This question gets into the very tricky area of fixtures, fixture filings, and conflicting priorities between types of security instruments. The Uniform Commercial Code was designed, in part, to codify the body of law dealing with the sale of goods, and the creation and retention of security interests in those goods. The UCC (located in Title 8.1 through 8.11 of the Code) defines goods at least twice. Virginia Code § 8.2-105 (which is in the section dealing with sales) defines goods to mean:
all things (including specially manufactured goods) which are movable at the time of identification to the contract for sale other than the money in which the price is to be paid, investment securities (Title 8.8) and things in action. "Goods" also includes the unborn young of animals and growing crops and other identified things attached to realty as described in the section on goods to be severed from realty (§ 8.2-107).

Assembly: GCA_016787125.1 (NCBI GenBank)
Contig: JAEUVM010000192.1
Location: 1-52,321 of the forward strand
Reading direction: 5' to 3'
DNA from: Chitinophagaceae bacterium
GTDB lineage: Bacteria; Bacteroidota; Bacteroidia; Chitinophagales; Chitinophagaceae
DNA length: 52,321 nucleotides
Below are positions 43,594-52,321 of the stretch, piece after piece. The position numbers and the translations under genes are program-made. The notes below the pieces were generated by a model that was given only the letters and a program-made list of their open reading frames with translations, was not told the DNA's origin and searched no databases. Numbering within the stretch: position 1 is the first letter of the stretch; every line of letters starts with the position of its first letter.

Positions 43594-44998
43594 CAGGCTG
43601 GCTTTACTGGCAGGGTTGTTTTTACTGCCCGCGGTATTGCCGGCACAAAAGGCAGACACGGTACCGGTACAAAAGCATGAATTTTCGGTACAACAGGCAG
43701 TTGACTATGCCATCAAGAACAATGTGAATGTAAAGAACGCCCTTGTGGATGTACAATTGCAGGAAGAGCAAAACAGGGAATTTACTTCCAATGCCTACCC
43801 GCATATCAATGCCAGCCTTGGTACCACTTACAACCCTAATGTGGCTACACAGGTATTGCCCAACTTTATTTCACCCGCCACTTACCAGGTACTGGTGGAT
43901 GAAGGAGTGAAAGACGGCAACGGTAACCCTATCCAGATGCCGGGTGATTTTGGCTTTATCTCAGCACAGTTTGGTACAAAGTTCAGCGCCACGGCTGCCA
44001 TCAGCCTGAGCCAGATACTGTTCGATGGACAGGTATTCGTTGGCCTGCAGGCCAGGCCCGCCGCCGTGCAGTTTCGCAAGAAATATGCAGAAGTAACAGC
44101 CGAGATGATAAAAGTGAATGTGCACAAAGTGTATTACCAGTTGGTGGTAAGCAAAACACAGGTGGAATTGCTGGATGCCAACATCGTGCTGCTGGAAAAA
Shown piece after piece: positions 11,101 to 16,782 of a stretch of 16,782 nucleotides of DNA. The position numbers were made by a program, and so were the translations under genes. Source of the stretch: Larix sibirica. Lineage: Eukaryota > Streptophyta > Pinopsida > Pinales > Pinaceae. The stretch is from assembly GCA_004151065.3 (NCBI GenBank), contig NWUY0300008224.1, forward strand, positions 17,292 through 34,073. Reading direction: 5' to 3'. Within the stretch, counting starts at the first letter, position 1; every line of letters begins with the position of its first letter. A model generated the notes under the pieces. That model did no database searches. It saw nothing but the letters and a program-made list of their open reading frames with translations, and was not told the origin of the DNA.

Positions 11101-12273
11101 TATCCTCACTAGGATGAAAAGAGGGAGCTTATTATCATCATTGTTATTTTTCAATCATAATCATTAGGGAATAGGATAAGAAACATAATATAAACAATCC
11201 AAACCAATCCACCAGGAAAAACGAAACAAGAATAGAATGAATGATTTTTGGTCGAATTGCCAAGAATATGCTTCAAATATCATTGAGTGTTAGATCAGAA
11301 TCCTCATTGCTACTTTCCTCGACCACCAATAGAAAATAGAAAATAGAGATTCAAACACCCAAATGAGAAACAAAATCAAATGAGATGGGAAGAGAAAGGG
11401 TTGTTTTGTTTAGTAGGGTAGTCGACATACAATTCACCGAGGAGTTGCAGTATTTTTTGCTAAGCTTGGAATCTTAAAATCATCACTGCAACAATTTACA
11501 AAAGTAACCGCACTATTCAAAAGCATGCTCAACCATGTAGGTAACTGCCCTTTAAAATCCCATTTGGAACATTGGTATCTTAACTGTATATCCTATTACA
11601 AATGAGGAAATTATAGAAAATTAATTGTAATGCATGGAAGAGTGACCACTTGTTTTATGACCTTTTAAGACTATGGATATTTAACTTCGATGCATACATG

. . . Goods must be both existing and identified before any interest in them can pass. Goods which are not both existing and identified are "future" goods. A purported present sale of future goods or of any interest therein operates as a contract to sell.
Virginia Code § 8.9-105 (which is in the section dealing with secured transactions) defines "goods" as